VATICAN CITY, JAN. 6, 2002 (Zenit.org).- On the feast of the Epiphany, John Paul II said the star that guided the wise men from the East to Bethlehem also awakens a nostalgia for God in our secularized society.
“Even today it evokes profound feelings despite the fact that, as with many other signs of the sacred, it runs the risk at times of being made banal by the consumerist use made of it,” the Pope said during his homily at Mass in St. Peter´s Basilica.
As customary, the Holy Father celebrated the feast by ordaining new bishops. This year he ordained 10 — five Italians, three Congolese, one Filipino and one Portuguese.
“By being placed again in its original context, the star we contemplate in the manger also speaks to the mind and heart of the man of the third millennium,” the Pope said in his homily. “It speaks to secularized man, awakening in him the nostalgia of his condition as pilgrim in search of truth, of the absolute desire.”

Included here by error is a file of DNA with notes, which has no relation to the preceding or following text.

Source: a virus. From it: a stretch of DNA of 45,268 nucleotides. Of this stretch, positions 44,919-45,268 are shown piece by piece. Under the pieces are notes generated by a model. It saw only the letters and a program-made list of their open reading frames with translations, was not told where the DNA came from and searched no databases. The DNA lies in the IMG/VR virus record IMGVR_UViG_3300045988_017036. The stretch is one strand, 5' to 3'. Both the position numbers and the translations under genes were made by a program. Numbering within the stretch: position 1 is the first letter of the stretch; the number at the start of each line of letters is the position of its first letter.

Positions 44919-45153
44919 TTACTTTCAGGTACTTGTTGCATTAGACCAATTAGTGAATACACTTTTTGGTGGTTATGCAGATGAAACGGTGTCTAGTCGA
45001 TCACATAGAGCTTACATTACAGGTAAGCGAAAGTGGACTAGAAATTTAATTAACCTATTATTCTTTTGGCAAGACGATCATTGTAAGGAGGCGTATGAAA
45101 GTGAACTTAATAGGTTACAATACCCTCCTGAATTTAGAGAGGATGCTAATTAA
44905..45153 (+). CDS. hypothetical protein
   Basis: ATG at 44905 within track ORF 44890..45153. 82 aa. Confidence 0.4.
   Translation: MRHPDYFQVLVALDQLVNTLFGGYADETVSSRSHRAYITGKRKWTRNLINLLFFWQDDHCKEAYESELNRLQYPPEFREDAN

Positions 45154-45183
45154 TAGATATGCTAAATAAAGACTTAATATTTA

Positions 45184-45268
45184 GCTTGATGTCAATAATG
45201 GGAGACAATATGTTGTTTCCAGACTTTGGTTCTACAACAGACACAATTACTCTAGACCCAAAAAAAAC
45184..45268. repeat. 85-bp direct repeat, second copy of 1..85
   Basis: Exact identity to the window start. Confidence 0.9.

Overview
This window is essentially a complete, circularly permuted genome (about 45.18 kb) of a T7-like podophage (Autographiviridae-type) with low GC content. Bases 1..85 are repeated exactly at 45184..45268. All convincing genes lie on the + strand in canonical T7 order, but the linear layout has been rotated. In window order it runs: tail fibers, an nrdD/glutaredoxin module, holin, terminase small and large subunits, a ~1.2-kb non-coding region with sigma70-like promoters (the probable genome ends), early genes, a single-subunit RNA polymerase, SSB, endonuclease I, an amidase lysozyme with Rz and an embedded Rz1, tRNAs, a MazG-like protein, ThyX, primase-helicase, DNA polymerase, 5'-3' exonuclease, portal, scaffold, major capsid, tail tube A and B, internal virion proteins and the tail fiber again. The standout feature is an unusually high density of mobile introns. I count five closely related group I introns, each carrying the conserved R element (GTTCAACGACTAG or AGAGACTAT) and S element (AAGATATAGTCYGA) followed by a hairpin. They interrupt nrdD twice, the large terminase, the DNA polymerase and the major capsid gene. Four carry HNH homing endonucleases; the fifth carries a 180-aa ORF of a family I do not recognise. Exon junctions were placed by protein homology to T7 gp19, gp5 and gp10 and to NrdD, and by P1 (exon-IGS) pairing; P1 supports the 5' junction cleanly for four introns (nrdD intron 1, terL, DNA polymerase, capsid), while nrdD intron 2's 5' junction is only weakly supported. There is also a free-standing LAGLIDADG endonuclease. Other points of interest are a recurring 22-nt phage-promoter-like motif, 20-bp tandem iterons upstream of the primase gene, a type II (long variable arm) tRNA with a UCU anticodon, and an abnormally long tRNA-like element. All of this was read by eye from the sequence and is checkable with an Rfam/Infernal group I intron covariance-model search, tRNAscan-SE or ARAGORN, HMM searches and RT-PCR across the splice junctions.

“Who does not feel the need of a star to guide him on the road of life on earth?” the Pope asked. “Individuals and nations both feel this need.”
Jesus is that star, the Pope answered, for “all peoples, regardless of race or culture. … This is how the Church was born, composed of men and women who, united in Christ, are guided by the Holy Spirit in their pilgrimage toward the Kingdom of the Father, and have received a message of salvation to propose to all.”
This is the foundation of the missionary vocation of every Christian, especially of the new bishops, the Pope concluded.